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by Marijana Domazet, Monday, April 22, 2013 | Categories: Malaria Treatments

The development of artemisinin, one of the most common treatments for malaria, is rather complex and can take up to 18 months. One reason for that is that artemisinin is traditionally obtained from leaves of sweet wormwood (the so-called artemesia annua). However, now a breakthrough has been made in research where it appears that a synthetic version of artemisinin can be produced within 3 weeks. Here we consider the implications of these findings.

The synthetic version was engineered in labs that specialise in bioengineered yeast and the reports explaining how it works were recently published in Nature. Essentially, the researchers used a process to artificially build DNA strands in laboratories, which were then used to re-engineer microbes to behave as tiny factories. This is not a novel process, and currently the Bill Gates Foundation is supporting the development of these laboratories that are also looking into developing other treatments.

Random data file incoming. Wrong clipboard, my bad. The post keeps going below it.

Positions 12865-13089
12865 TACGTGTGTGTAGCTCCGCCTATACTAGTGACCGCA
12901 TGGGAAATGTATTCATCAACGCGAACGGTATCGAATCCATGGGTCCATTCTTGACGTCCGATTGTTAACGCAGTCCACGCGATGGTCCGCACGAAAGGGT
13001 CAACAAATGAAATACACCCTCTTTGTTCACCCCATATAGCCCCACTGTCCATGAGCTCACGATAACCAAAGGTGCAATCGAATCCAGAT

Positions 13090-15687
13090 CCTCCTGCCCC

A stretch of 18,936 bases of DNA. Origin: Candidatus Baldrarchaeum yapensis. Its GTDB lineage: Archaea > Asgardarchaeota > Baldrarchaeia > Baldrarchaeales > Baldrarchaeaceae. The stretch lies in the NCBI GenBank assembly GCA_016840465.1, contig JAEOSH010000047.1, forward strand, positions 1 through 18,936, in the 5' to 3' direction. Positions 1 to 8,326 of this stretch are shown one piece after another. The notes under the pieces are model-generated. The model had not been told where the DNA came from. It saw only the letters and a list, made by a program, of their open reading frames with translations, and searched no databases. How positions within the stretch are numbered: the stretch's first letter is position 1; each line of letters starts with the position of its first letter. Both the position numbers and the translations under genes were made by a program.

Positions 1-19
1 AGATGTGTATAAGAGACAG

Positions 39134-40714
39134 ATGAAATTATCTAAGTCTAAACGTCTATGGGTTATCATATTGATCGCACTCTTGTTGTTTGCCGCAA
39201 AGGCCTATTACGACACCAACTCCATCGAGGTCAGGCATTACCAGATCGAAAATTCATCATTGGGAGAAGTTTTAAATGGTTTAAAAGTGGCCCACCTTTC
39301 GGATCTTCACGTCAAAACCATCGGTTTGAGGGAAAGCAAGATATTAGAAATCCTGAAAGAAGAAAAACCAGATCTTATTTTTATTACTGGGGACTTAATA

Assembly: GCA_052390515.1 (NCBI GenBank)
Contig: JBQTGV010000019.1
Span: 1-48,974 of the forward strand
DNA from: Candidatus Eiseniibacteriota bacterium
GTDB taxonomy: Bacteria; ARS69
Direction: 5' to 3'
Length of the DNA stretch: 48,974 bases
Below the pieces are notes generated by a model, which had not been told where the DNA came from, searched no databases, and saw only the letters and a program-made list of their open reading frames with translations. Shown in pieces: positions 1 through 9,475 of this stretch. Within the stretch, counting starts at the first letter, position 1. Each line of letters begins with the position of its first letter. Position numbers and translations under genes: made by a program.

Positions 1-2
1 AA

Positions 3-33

However, the creation of synthetic artemisinin comes at a cost of affecting farmers that grow sweet wormwood. Although artemisinin is the treatment that is most widely recommended by the WHO, there have been problems with the production of artemisinin in the past. These were mostly attributed to the unstable growth of wormwood trees. As such it has resulted in production delays and price fluctuations that have further complicated the matter. Based on this, we can sympathise with the researchers reasoning for creating a treatment that would be faster and more cost-efficient but equally effective.

But it is also important to remember that the use of wormwood trees should not be obliterated. While synthetic materials may be useful, they also often tend to be somewhat one-dimensional. Given that we already know about the risk of malaria parasites developing resistance to treatments, we need to allow for the option to develop flexible treatments when it is needed. Traditionally, these tend to stem from natural components that then become converted into synthetic versions.

A fuller version of the report can be read here.

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